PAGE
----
Monday, January 06, 2014

Yellow Journalism at its Worst

Menachem Stark
What can I say about such a heinous crime? First my sincere condolences to the family of real estate developer, Menachem Stark. Mr. Stark, who was a Satmar Chasid, was brutally murdered after being kidnapped. From the Forward:
Video surveillance cameras show Stark, who reportedly had $4,000 on him, being attacked as he left his real estate office on Rutledge Street, just a stone’s throw from a police precinct house at 11:30 p.m. Thursday as winter storm Hercules pounded the city. At least two men subdued him, bound him with duct tape and tossed him in a light-colored van.
His body was discovered partially burned in a dumpster last Friday afternoon. It is not known if he was set on fire before or after his murder. God have mercy!

Mr. Stark was a very kind and generous man to the people of his community. He was apparently very well liked.

There has been a lot of buzz on various publications, websites, and blogs about the possible causes of this heinous crime. He was a wealthy man who made his money in real estate.  Wealthy people often make enemies on the way up. People invest in their ventures and not all of them are winners. Some people lose money. Some over-invest and lose a lot more money than they can afford. There are a lot of accusations flying around in various media about his business ethics. And possible motives for such a heinous murder. 

I can certainly understand the anger someone might feel if for example they invested their life savings on real estate deal and lost all their money. Or if a contractor wasn't paid. I don’t know his particular circumstances. But whatever they are, he must have made some people very angry.  

But any loss an investor, contractor, or vendor may have suffered in Mr. Stark's real estate ventures is not necessarily his fault. I’m sure that every project he attempted was with the intent of making some money. There is always risk – especially when the returns are potentially high. There are many ways a real estate deal can go bad. It is also possible that a some of his deals went south when the economy tanked a few years ago. People probably lost a lot money. Contractors may not have gotten paid.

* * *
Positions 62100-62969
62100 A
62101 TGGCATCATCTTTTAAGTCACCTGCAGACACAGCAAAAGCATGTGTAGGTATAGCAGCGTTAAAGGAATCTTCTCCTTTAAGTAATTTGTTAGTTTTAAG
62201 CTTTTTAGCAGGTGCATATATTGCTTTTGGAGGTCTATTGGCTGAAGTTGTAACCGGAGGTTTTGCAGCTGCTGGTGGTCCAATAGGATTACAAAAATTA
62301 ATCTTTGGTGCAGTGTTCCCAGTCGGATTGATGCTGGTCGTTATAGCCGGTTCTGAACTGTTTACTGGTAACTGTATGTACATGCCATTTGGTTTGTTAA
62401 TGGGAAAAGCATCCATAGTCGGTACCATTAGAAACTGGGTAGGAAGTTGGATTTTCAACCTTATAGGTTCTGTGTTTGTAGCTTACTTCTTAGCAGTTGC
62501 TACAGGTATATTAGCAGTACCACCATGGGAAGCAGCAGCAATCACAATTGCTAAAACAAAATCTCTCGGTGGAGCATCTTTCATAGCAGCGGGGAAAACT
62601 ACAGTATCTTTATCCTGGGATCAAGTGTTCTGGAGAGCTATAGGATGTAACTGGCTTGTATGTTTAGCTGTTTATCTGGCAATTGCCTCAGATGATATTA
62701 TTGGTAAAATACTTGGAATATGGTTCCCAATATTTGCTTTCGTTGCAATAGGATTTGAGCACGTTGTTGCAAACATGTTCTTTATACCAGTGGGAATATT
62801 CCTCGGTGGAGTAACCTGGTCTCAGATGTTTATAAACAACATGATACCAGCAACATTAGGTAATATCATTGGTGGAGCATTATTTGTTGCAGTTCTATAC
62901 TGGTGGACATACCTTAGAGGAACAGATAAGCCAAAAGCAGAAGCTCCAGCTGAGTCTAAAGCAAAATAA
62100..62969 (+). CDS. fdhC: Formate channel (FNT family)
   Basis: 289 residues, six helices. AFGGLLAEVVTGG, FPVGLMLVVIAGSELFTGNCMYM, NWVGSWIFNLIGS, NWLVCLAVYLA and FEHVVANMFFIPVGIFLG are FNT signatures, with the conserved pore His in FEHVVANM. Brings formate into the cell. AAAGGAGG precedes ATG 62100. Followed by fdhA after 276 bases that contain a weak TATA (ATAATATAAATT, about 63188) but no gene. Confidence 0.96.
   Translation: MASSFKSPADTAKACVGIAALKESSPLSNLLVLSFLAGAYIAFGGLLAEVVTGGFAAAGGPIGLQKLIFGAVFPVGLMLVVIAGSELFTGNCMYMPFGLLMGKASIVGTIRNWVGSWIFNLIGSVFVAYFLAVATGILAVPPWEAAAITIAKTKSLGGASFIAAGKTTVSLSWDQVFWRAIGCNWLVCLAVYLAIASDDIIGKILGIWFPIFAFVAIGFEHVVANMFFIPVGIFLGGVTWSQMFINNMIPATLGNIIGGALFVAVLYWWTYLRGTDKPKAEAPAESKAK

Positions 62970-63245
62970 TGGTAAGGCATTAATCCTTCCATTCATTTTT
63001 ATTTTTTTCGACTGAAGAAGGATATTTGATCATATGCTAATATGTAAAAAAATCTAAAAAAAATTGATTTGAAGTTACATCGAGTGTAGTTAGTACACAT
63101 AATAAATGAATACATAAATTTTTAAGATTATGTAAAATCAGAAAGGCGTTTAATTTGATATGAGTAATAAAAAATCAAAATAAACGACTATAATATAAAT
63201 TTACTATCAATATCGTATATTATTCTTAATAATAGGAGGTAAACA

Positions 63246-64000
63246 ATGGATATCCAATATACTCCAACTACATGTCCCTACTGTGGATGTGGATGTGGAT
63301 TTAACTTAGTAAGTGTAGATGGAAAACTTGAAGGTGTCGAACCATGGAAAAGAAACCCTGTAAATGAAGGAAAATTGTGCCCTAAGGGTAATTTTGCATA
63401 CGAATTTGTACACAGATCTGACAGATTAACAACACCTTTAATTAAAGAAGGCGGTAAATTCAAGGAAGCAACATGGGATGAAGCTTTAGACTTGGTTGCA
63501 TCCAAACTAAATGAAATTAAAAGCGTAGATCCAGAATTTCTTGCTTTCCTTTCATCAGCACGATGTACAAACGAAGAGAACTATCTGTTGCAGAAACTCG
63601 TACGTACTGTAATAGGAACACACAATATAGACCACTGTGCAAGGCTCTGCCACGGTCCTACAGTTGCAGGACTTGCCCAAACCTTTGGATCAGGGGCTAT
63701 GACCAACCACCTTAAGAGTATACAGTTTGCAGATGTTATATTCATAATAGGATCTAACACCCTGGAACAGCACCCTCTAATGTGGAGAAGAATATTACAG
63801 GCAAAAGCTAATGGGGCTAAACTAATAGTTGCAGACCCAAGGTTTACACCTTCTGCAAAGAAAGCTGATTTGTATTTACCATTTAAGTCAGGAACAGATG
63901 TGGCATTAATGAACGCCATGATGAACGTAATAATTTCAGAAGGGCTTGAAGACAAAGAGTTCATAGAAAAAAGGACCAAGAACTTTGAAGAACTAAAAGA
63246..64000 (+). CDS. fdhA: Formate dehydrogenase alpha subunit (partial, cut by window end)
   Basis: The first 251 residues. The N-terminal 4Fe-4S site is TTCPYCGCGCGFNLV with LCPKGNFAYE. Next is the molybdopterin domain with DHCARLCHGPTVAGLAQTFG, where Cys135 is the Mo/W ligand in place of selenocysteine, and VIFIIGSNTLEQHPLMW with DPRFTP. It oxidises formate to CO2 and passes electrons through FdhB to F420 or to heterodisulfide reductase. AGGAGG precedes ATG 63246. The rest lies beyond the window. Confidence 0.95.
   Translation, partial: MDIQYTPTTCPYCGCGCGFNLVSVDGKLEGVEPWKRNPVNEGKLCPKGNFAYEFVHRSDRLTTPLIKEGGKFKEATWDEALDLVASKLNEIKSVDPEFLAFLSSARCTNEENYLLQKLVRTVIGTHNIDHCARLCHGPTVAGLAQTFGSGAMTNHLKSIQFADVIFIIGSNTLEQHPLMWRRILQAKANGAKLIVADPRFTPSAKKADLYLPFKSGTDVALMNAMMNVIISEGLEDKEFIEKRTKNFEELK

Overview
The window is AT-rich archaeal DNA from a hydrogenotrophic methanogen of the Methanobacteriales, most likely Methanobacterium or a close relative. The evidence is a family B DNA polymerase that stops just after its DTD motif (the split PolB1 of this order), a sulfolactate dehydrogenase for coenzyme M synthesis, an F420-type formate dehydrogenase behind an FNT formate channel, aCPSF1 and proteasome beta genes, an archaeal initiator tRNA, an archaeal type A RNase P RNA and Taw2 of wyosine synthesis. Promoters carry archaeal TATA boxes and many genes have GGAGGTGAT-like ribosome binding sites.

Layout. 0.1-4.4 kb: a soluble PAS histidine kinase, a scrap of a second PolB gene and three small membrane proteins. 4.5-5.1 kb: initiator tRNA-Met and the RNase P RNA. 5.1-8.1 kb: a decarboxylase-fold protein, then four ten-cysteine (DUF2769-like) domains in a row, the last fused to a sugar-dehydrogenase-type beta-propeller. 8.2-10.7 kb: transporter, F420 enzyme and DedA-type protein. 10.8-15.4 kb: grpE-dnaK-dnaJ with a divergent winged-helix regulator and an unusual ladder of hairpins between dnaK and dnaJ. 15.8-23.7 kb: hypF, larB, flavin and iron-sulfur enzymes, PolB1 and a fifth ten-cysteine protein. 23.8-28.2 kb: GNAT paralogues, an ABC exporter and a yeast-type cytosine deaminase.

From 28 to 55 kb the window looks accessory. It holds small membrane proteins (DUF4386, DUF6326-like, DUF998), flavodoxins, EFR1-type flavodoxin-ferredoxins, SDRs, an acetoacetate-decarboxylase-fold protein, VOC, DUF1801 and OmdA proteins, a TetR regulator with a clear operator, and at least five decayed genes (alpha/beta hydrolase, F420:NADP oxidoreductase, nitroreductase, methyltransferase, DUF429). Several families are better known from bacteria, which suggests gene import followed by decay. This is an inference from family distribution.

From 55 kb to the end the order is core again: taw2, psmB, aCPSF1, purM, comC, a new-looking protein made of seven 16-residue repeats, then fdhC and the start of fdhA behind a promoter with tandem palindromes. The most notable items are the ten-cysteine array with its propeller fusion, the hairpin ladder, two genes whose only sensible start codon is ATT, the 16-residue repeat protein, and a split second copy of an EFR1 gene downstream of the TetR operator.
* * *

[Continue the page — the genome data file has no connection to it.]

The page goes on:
But whatever the case may be, there is absolutely no justification for this kind of brutal murder.  If investors, vendors, contractors, or tenants on his properties had claims against him, or if there were improprieties in his business dealings... that’s what courts are for.

This is a terrible tragedy for the family. The only proper reaction from anyone with a human heart is shock and horror. And to express heartfelt condolences to his wife and children.

Which brings me to a cover page and headline in the New York Post, yesterday. To say it is shocking is an understatement. How callous does a publication have to be in order to do that?! It makes me wonder if the people who run that rag are even human. It is so bad that I am not going to link to it.

For a widely read newspaper - even one with a terrible reputation like the Post - to vilify the victim and imply that there was some kind of justification for a murder - especially one as brutal as this is the height human indecency. It is yellow journalism at its worst.  There is a time to discuss the issues raised by the Post article. I have done so myself. But this is clearly not one of them. There is no excuse for it. The only reason the Post did it was to sell newspapers. 

In my view nothing can redeem this paper even if they apologize. But if they have even a modicum of human decency left, the least they can do is put up the reward money for the capture of the human pieces of garbage that did this.